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From the Blog: Tips on Writing the Opening Paragraph of Your First Story

Stuck on your opening? Don’t worry! Once upon a time young writer Ollie gave us a list of tips to help us write our first page stress-free. For more articles like this, explore the NaNoWriMo blog!

Writing the first page can be complicated. After all, it is the first part that readers read. If it’s monotonous, they might not read it. The start is an essential part of your story, but it can take a while to write an opening page. Today, I have found some tips and tricks on writing your first page.

1. List some ideas out.

Listing some ideas is a helpful tool to use when we are writing, and an even better way to help plan. List some ideas. Are there any special catchphrases you want to use? What's happening in your story at the beginning? What is your opening sentence? How do you want to start your story? You can try to list out some ideas with these questions, plus many other ones that may pop up in your head!

2. Plan an outline.

If lists aren’t your thing, you might want to use an outline. Printing out one or drawing your own is a good idea. They don’t have to be fancy; you only need them to plan your first pages. Remember, if you are writing your first draft, it doesn’t have to be perfect. Most drafts have a lot of mistakes and parts that don’t make sense. The first draft is never perfect.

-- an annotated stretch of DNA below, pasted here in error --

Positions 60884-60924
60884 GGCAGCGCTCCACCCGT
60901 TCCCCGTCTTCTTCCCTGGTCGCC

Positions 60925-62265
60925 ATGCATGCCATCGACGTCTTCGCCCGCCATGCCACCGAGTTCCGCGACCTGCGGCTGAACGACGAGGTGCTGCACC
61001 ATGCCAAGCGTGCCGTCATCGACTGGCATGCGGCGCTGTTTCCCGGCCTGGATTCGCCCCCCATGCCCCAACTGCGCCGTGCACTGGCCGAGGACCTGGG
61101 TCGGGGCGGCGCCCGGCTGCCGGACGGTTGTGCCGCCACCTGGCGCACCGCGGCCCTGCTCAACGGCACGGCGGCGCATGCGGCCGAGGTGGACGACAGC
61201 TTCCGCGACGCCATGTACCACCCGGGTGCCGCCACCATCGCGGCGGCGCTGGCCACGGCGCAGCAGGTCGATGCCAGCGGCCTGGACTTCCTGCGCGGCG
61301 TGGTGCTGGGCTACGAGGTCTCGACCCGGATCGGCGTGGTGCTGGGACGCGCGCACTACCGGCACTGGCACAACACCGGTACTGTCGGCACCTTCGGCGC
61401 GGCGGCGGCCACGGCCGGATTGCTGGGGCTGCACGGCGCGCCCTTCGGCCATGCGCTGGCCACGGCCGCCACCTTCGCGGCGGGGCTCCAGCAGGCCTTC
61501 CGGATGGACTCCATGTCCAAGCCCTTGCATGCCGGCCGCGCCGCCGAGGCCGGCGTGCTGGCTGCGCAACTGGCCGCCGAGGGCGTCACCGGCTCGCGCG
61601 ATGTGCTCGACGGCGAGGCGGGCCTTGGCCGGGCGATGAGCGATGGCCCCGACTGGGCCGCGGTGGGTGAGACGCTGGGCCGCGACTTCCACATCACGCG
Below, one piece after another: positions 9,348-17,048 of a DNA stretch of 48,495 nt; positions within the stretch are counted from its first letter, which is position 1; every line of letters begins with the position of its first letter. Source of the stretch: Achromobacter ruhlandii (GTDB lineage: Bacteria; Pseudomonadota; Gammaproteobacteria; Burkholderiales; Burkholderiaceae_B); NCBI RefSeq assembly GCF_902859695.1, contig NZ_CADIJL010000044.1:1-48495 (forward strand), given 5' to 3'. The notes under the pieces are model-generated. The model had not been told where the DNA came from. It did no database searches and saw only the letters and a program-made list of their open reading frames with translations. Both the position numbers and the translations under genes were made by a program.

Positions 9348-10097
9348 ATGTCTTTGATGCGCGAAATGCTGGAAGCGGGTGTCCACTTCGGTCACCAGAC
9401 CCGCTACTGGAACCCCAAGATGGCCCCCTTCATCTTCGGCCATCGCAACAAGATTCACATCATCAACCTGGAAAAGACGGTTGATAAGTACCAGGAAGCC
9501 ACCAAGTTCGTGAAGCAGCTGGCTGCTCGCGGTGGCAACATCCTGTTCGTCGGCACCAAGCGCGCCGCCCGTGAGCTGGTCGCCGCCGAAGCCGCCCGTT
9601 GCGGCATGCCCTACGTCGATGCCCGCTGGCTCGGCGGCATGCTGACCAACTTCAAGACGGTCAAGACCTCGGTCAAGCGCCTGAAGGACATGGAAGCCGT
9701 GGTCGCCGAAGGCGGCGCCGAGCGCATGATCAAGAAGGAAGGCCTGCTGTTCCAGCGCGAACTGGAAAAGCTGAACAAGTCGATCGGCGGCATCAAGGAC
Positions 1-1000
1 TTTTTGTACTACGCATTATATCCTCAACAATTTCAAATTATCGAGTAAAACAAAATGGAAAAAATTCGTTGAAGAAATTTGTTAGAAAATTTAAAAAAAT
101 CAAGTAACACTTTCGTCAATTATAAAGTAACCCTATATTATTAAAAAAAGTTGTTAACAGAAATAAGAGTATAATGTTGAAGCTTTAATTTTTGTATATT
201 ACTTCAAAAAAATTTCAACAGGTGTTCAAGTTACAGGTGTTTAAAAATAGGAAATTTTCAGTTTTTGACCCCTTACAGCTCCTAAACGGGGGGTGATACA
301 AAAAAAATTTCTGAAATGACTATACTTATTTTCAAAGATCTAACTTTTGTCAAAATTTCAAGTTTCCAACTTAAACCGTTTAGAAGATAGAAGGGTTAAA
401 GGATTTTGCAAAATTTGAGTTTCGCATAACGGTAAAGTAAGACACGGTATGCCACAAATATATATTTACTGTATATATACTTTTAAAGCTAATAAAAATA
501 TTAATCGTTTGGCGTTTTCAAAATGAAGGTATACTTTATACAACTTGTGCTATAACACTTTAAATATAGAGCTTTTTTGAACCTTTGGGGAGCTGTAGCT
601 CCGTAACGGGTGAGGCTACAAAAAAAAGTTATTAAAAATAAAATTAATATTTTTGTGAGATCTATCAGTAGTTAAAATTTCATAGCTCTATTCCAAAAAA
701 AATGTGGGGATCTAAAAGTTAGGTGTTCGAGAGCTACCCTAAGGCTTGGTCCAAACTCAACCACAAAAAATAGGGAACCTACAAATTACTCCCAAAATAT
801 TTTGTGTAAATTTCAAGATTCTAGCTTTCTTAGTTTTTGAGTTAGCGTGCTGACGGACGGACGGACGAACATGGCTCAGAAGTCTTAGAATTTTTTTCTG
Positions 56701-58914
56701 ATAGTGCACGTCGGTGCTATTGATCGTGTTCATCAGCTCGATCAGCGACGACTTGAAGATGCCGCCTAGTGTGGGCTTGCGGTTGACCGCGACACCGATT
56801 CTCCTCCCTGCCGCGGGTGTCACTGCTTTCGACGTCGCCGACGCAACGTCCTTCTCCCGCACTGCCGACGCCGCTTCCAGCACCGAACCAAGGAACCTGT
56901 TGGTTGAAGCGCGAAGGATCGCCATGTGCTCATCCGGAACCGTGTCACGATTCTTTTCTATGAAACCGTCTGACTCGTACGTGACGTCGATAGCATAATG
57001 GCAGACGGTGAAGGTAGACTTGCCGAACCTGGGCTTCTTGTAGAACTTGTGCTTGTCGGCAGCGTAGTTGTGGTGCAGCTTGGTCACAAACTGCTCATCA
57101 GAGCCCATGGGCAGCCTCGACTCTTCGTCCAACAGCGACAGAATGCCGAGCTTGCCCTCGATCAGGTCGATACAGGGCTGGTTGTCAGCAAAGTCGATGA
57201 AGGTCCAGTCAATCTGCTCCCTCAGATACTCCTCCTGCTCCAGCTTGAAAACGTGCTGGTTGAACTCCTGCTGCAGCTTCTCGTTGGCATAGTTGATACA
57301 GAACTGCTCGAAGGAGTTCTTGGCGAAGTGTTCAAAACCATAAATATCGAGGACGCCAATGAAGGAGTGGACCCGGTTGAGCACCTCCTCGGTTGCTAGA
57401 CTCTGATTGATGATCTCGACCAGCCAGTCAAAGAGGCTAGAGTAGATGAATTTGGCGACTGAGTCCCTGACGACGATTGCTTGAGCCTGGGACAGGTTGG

3. Be a panster!

A panster is someone who doesn’t plan their stories. You don’t have to plan the beginning of your story. I never do, but that is okay. Set a 20-minute timer. Write the first pages of your story. They do not have to be perfect or even have excellent grammar. Remember, you are only trying to write a draft. This is not going to be the actual first page. After the timer rings, relax. Then look at your story so far. Is it going in the direction you want it to go? Doesn’t it follow the ideas you had in mind? If yes, you are set to go!

4. You can fix mistakes later.

Remember, your first draft is never perfect. 

  • If your first page is scrambling with mistakes, it’s okay. My stories end up with many grammar mistakes in the first draft. The best thing you can do is edit and revise. Then, you will have a perfect story in no time! 
  • If your story is starting a bit crumbly and weird, you can always rewrite it. But, remember, you can’t spend two years on the first page of a story. I learned that the hard way. 
  • Wait to edit and revise until after you are finished the book. That way, you know you have finished it, but you can also see if the book flows well. 

Those are my tips and tricks for writing the opening paragraphs of a story!

Stay safe and keep writing!

photo of Teddy

Ollie likes to read many books, but her favorite book series is Harry Potter. She is currently writing her first musical. She likes to write a variety of things, from poems to short stories. She is currently reading Physik by Angie Sage.

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